Freedom for Fariba, Freedom for Research
Senior Researcher at the Centre for International Studies of Sciences Po (CERI), Fariba Adelkhah was arrested one year ago today, on Wednesday 5 June 2019, together with Roland Marchal, CNRS researcher at CERI. Roland was freed from the Iranian prison on 20 March 2020 as a result of long and complex diplomatic negotiations, after nine and a half months of a very tough detention. He met his family and friends again, his colleagues from the CERI. He can now slowly start over. Fariba, alas, is still detained in the prison of Evin. She was convicted to six years of prison on 16 May—five for “conspiring against national security” and one for “propaganda against the Islamic Republic”—a particularly severe sentence. This revolting condemnation, which is not based on any serious evidence or established fact, responds to obvious political motivations on the part of the Revolutionary Guards, who are at the origin of the whole affair. The only “proof” that Fariba’s accusers have been able to put forward are her scientific writings, resulting from research she has been conducting in broad daylight.
At the time of her arrest, after several years working in Afghanistan, Fariba had recently returned to Iran to conduct a long-term inquiry there on networks of clerics. In doing so, she was returning to the Iranian field she had tirelessly explored in the past to better explain, in all its complexity, this “post- Islamic revolution society”. Her research activities have never been secret. Fariba has always conducted them with this objective of understanding, but for an authoritarian regime on the defensive, research is easily seen as a façade for espionage.
Unfortunately, Fariba is far from being the only one in prison for similar reasons in Iran. Other scholars have been arrested during the past years, such as her companion of misfortune, Australian Kylie Moore-Gilbert, and Kameel Ahmady, a British-Iranian anthropologist released on bail in November 2019. Even if scholars are not the only victims of this arbitrariness, they are highly sought after prey. It is not necessary to work on contemporary issues to be jailed: American PhD student Xiyue Wang, from the Department of History at Princeton, was conducting research on the Qajar dynasty that dominated Persia between the end of the eighteenth century and the beginning of the twentieth century. Arrested in August 2016, he was condemned to ten years in prison before being released in December 2019 as part of a prisoner exchange.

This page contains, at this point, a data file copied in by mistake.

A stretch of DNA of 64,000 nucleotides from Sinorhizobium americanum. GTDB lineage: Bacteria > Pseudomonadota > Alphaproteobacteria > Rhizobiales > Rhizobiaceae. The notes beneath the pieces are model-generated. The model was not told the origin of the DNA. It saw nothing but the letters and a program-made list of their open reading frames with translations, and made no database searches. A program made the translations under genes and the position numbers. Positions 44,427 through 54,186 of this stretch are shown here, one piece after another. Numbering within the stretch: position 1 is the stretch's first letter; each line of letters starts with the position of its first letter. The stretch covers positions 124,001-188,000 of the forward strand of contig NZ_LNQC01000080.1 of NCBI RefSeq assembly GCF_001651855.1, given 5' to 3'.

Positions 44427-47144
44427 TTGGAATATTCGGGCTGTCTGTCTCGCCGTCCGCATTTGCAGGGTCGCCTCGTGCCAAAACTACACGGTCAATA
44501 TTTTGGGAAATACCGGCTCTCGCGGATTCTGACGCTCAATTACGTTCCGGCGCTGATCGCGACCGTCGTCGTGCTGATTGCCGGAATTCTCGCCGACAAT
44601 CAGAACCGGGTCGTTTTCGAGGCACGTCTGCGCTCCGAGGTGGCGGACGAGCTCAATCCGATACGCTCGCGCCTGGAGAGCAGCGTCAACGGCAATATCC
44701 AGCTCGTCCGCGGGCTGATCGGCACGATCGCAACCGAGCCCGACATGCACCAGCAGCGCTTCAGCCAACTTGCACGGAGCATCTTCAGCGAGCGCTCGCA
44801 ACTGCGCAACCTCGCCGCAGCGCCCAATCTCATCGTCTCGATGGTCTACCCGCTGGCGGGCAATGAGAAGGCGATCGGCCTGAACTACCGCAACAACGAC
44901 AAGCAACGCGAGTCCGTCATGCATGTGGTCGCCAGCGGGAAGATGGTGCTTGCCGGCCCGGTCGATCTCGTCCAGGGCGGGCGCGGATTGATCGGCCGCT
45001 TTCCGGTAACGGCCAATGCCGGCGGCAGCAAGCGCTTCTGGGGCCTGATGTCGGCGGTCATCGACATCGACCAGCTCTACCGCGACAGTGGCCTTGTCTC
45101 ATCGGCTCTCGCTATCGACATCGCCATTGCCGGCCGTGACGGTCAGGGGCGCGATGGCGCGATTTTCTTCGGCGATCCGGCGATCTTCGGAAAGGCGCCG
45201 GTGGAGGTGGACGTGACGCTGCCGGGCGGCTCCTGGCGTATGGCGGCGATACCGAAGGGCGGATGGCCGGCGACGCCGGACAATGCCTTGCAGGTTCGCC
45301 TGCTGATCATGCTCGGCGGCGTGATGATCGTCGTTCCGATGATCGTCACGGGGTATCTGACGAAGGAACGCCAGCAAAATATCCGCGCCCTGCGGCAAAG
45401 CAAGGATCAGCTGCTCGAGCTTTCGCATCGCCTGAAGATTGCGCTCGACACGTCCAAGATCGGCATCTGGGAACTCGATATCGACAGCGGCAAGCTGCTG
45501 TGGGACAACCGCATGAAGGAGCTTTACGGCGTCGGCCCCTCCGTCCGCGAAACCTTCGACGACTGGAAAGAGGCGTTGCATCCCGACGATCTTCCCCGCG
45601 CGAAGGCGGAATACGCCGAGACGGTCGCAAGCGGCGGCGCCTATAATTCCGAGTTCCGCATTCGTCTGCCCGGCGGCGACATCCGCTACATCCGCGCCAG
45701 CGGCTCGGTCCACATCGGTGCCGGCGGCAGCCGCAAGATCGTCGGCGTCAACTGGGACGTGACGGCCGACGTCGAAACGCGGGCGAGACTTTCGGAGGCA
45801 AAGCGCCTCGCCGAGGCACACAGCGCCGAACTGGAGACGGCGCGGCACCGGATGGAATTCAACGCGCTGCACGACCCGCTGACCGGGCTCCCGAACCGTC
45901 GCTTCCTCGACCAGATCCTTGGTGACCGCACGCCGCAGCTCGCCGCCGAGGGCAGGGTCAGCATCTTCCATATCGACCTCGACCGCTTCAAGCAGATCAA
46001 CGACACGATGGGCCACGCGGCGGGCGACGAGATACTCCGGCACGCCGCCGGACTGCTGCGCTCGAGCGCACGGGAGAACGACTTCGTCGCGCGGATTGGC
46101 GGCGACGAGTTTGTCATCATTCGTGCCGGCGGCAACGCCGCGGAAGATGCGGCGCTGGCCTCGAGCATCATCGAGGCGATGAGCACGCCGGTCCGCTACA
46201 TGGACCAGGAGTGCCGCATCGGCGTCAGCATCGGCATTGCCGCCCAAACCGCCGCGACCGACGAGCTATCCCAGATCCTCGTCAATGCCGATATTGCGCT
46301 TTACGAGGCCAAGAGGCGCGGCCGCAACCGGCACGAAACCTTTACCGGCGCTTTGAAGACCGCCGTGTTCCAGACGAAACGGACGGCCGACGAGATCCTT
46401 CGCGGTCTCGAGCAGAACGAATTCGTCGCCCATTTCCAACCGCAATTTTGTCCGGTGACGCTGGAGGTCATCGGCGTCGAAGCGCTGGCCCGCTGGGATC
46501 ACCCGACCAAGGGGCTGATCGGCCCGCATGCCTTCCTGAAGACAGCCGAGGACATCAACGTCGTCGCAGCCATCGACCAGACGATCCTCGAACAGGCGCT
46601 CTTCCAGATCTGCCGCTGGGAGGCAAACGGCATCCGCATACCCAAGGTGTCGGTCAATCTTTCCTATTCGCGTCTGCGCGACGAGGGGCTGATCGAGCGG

These facts attest that in Iran, as elsewhere in non-democratic countries, researchers can easily be suspected and find themselves trapped in an infernal mechanics worthy of Franz Kafka’s The Trial. Fariba’s terrible fate invites us to think further about the freedom of research, which, in authoritarian situations in particular, remains precarious, if not directly threatened. We, as scholars, are faced with a real difficulty: we must continue our work of elucidating the social, even in fields deemed difficult, but we cannot ignore that, even if we act cautiously, we can find ourselves in the position of the accused. Could the establishment of a genuine “status of scholar” at the international level represent a step forward? It could, in the sense that it could allow for the fixing of the researcher’s rights of investigation (in accordance with national laws). But, let’s not delude ourselves: such a status would not resolve everything, far from it. Indeed, despite the fact that the profession of journalist benefits—in theory—from a protective shield, this has never prevented the abduction, forcible confinement, or even disappearance of journalists working in difficult areas or “closed countries”.
The freedom of research in the name of which Fariba started her hunger strike with her co-detainee, Kylie Moore-Gilbert, on 24 December 2019 and that lasted fifty days will remain a permanent fight in a world in turmoil where democratic regressions are plentiful.
In her open letter to President Ahmadinejad in 2009, following the repression of the Iranian Green Movement that had emerged following the controversial presidential election results, Fariba wrote that she would not have the courage of Clotilde Reiss, the French PhD student who had been arrested at the time, accused of “spying”. Fariba has, since then, largely showed that she has an incomparable moral strength and a flawless determination to defend, ruthlessly, beyond her own freedom, the freedom of all researchers.
Freedom for Fariba! Freedom for research!